When it comes to Living in the Philippines, my experience is mostly in Mindanao. I have visited a number of other parts of the country, but I’ve only lived in Mindanao, so it’s hard for me to know what it is like to live in some of these other places. Luckily for me, though, I have friends in many of these other places who can help us know a little more about the place where they live! Today, my friend Dave Starr (also visit another of his sites here) has graciously agreed to tell us more about Marilao, Bulacan, where he has been living for the past 14 months now.
Marilao, as I said is in Bulacan Province in Luzon. It is just north of Manila. Dave says that Marilao is a bedroom community of Metro Manila, and a lot of people commute between the two places.
If you are looking to rent a place in Marilao, you might be surprised at how affordable of prices you can find! I know that I was surprised at Dave’s answer, because I expected that a place that close to Manila would be considerably higher than what he said! Dave says that rents are typically between P5,000 and P12,000 per month! Hey, not bad! Actually, Davao is even more than that, because here, a minimum of P10,000 is what you should expect! Dave also says that you can purchase a house for P1M to P3M or so. Not bad!
As for amenities, you can find just about anything that you might need! Dave says that Malls, Fitness Centers, Swimming Pools, Movies and Restaurants are all readily available in the area. For eating out, most people go into Manila for that, where you can find just about any time of restaurant that your heart (oops.. I mean stomach) desires!
Dave says also that the cost of living is quite reasonable in the Marilao area. An expat couple can live comfortably on a budget of $1,000 or less per month. Dave says that one of the reasons why he lives in that area is because of the inexpensive health care available, and the fact that if he needs something that he can’t find locally, it’s a quick drive into Manila where he can find virtually anything that he might want or need. By now, you know the item that I look to for a quick feel of the economy and cost of living… a lechon manok. Dave says that he can get one for just P110 within walking distance of his house! Wow, this shocked me, as we haven’t seen a lechon manok for that price in years now!
Dave goes on to say that the roads in his area range from “excellent to horrid” with the main problem being excess traffic. Having traveled in Manila (as most of us have), I can certainly understand the “horrid” part! For transportation, Jeepneys and tricycles are readily available. Taxis can generally only be found for call out service, and are expensive if they have to come out that far from the City. Dave says that you can ride a Jeepney all the way to Manila for P17, and FX (which is like a car service) can be taken to Manila for P45. If you need to catch a flight, this area is served by both NAIA in Manila and also the new airport in Clark, in Angeles City.
There are quite a few foreigners living in Marilao, Dave says there is at least a foreigner on every block in his neighborhood. However there really aren’t any organized get together activities for foreigners. As far as dealing with Government offices for things like driver’s licenses and such, Dave mainly goes into Manila to handle things like that.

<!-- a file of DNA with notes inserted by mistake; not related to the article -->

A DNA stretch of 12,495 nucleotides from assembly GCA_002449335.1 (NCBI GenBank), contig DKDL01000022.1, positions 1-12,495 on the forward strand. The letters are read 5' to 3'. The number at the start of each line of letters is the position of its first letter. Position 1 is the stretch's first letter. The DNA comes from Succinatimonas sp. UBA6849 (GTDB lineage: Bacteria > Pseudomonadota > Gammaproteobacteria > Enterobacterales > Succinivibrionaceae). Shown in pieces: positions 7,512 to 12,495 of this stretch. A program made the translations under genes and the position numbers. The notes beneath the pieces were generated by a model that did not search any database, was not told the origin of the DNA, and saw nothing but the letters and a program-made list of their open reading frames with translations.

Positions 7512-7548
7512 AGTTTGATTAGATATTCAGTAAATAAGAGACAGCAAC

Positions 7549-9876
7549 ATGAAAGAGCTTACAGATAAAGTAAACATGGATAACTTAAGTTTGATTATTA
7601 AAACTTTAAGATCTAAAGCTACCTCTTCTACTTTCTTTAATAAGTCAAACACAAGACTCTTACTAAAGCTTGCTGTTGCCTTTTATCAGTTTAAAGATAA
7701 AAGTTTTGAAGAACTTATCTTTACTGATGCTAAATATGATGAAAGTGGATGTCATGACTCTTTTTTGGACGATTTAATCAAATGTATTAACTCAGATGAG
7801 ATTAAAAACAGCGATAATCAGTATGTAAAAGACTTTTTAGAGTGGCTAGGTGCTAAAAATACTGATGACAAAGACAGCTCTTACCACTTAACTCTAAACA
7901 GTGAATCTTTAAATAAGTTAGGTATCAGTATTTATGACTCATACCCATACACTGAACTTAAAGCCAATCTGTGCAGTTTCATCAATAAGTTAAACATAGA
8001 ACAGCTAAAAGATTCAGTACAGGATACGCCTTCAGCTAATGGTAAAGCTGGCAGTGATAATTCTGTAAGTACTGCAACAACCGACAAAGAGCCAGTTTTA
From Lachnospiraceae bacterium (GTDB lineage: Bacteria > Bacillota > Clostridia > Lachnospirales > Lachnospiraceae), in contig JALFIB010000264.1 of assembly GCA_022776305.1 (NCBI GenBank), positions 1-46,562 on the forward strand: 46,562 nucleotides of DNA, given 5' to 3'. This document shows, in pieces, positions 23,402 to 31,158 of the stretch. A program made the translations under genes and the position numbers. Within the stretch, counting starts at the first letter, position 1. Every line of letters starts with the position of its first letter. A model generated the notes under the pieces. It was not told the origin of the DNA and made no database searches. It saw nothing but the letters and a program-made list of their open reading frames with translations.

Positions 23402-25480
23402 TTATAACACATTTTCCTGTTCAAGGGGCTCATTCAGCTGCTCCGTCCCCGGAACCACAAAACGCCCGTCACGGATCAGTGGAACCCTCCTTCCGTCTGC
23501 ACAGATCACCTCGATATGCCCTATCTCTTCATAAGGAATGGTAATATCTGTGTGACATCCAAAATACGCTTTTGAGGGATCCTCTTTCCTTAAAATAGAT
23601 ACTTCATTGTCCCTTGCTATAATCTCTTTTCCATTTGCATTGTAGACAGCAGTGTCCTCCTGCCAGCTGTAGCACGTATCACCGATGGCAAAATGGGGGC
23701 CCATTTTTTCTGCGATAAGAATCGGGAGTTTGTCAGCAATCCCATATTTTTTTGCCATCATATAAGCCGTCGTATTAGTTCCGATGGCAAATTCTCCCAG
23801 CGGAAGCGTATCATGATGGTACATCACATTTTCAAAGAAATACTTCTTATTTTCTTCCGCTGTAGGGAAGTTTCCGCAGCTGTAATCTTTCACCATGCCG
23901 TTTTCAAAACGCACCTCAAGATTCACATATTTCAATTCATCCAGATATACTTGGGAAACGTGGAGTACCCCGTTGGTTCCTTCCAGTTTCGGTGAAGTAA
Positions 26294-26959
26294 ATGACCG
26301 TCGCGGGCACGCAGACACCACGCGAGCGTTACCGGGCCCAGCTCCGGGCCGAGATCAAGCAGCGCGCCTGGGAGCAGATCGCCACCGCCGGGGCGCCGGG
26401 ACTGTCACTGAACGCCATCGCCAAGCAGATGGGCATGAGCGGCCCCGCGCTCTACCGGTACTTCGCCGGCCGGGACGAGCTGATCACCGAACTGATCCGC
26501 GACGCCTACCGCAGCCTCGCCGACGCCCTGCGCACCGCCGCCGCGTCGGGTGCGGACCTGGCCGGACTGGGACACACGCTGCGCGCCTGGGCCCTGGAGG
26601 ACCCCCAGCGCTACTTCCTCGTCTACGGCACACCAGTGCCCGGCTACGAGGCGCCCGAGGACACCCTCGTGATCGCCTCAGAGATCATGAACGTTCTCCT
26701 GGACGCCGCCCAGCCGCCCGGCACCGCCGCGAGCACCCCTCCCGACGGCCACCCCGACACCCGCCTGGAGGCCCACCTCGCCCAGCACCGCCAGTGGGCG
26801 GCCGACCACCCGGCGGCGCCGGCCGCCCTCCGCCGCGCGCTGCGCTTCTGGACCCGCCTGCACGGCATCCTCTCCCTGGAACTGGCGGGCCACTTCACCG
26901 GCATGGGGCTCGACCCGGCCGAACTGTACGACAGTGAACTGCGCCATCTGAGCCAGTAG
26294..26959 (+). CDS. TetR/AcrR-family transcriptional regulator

Dave says that the weather in his area is the standard for Northern Luzon – Monsoon rains from April through September, but fairly dry the rest of the year. For household water needs, Dave pays about P350 per month. That water is drinkable, but not very appealing. He prefers to bring in bottled drinking water for about P60 per week.
Let’s see what Dave has to say about the electricity in the area:
Our electric is good. Brownouts are nearly unheard of. In one year we had a 4 or 5 hour outage due to a tropical storm that battered Manila and a 6 hour pre-announced maintenance outage. Two aircons, TV, etc our average for the past year has been 371 kWh per month, 121 PhP per day. The actual cost here last month is 10 PhP per kWh $0.24 USD per kWh …August’s US DOE figures say the US-wide average kWh cost is $0.10, so you can figure 2.5 times whatever you US electric bill is now and come pretty close.
What Dave says about electricity jives with what I know about it too.
Unfortunately, good beaches are hard to find in this area. Dave suggests that you would need to drive to Zambales, Bataan, Cavite or Batangas to find a nice beach to enjoy.
For any desires for imported goods, Dave goes to a membership store called SR, which he says is a “weak imitation” of Sams or Costco in the USA. Dave mostly buys coffee there, and says that for such imported goods you should expect to pay about double of the price in the USA. Pretty typical, I’d say!
Dave goes on to say that the people in the Marilao area are very friendly, and actually even go a little overboard in helping foreigners when they see them. He says that this is particularly true if you go to do anything at a government office, where generally you are invited into the manager’s office, and very well taken care of!
When it comes to entertainment at home, it’s easy in Marilao! Cable TV is P550 per month, and will generally be installed the same day that you call. There are about 50 channels on the local cable, but only 8 or 10 of those have something that you actually want to watch! About the same as back in the USA! Broadband internet is readily available, starting at P999 per month and going up from there!
Thanks much to Dave for taking the time to tell us about Marilao on the general area!